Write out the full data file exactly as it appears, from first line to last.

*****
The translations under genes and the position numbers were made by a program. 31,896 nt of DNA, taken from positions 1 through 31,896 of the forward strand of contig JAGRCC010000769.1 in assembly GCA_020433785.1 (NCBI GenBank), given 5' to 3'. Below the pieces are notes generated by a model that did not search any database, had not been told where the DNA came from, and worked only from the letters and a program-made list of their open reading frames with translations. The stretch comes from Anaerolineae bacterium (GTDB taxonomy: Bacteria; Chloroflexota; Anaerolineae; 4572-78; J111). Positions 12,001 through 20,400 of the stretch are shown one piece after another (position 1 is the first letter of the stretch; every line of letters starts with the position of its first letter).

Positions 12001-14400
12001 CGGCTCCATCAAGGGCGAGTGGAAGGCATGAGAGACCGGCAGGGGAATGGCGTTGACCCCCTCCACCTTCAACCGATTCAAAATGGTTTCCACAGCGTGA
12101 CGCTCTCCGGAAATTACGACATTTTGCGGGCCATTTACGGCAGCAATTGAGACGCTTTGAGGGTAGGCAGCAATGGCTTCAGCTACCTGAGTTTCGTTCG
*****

The translations under genes and the position numbers were made by a program. 31,896 nt of DNA, taken from positions 1 through 31,896 of the forward strand of contig JAGRCC010000769.1 in assembly GCA_020433785.1 (NCBI GenBank), given 5' to 3'. Below the pieces are notes generated by a model that did not search any database, had not been told where the DNA came from, and worked only from the letters and a program-made list of their open reading frames with translations. The stretch comes from Anaerolineae bacterium (GTDB taxonomy: Bacteria; Chloroflexota; Anaerolineae; 4572-78; J111). Positions 12,001 through 20,400 of the stretch are shown one piece after another (position 1 is the first letter of the stretch; every line of letters starts with the position of its first letter).

Positions 12001-14400
12001 CGGCTCCATCAAGGGCGAGTGGAAGGCATGAGAGACCGGCAGGGGAATGGCGTTGACCCCCTCCACCTTCAACCGATTCAAAATGGTTTCCACAGCGTGA
12101 CGCTCTCCGGAAATTACGACATTTTGCGGGCCATTTACGGCAGCAATTGAGACGCTTTGAGGGTAGGCAGCAATGGCTTCAGCTACCTGAGTTTCGTTCG